Massively multiplayer online games a testbed for entrepreneurial skills
Via the ACM technews review:
"The Avatars of Research" in Chronicle of Higher Education (09/30/05) Vol. 52, No. 6, P. A35; Foster, Andrea L.
Massively multiplayer online games such as Second Life have aroused the interest of scholars as a testbed for entrepreneurial skills as well as a tool for studying social interaction. Second Life is especially attractive to researchers since almost any kind of activity can be performed in the game, and the relationships and interchange between avatars representing players reflect the real-life behavior of individuals and groups. Business professors are particularly drawn to Second Life because participants create, sell, and purchase possessions and holdings within the virtual world, which are bought with an artificial currency that can be exchanged for actual legal tender. The potential abuse of such a system is an area of research for Elon University senior Jon Maggio, who intends to examine the sociological aspects of virtual worlds for his graduate studies. Architecture students at UC Berkeley and the University of Texas at Austin have used Second Life to evaluate the habitability of building designs, while Trinity University students taught by communication professor Aaron Delwiche used object creation tools in Second Life to develop games that could enable new players to become conversant with the software. The game's creator, Linden Lab, started allowing academic participants to inhabit the Second Life universe without any subscriber fees this month. Linden Lab's Robin Harper says the company is benefiting from the advice students and scholars provide on how the game world can be improved.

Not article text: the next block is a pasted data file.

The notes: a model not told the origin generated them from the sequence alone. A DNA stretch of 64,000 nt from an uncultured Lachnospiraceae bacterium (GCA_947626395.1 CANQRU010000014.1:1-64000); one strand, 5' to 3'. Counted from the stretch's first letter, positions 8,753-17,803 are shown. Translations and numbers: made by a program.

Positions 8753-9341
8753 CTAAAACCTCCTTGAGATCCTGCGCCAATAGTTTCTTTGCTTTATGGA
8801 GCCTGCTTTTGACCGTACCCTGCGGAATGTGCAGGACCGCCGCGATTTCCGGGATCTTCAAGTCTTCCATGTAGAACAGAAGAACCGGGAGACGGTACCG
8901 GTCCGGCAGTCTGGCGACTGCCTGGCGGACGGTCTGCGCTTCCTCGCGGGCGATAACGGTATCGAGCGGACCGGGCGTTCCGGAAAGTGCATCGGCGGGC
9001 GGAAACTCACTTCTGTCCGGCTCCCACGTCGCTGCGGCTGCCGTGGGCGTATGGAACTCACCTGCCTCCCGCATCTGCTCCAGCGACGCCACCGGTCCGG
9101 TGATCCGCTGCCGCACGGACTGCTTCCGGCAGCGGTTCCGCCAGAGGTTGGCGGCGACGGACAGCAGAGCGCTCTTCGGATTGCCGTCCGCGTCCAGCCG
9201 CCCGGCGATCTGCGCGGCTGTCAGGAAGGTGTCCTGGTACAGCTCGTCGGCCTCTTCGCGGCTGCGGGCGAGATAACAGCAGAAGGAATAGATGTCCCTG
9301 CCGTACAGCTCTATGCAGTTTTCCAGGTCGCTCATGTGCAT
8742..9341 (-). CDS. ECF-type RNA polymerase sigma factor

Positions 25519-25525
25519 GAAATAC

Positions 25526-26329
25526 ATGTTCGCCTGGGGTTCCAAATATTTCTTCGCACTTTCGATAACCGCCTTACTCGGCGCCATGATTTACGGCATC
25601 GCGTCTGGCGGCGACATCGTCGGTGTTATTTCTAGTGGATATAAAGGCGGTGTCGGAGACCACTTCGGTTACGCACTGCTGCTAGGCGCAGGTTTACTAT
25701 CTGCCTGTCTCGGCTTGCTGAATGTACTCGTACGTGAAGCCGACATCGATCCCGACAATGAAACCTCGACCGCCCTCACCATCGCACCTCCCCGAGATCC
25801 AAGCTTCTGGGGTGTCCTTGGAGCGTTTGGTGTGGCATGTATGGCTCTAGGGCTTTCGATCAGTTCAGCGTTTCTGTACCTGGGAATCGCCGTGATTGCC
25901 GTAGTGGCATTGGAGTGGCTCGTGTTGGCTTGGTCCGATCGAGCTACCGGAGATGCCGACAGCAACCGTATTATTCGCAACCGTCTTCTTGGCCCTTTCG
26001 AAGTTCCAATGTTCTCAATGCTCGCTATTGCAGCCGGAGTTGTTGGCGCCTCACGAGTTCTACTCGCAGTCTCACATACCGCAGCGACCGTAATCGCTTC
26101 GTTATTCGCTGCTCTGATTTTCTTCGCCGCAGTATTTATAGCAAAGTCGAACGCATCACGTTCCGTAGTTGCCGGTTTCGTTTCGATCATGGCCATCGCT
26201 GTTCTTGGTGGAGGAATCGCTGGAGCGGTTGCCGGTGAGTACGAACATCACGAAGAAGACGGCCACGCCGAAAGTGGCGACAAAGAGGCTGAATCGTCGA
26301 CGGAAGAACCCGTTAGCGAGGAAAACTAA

Why do I blog this? in the effort of using multiplayer game in education, this reminds me old uses of MUDS/MOOs for learning purposes 10 years ago. The difference here would be that the interface is graphical + a large number of users.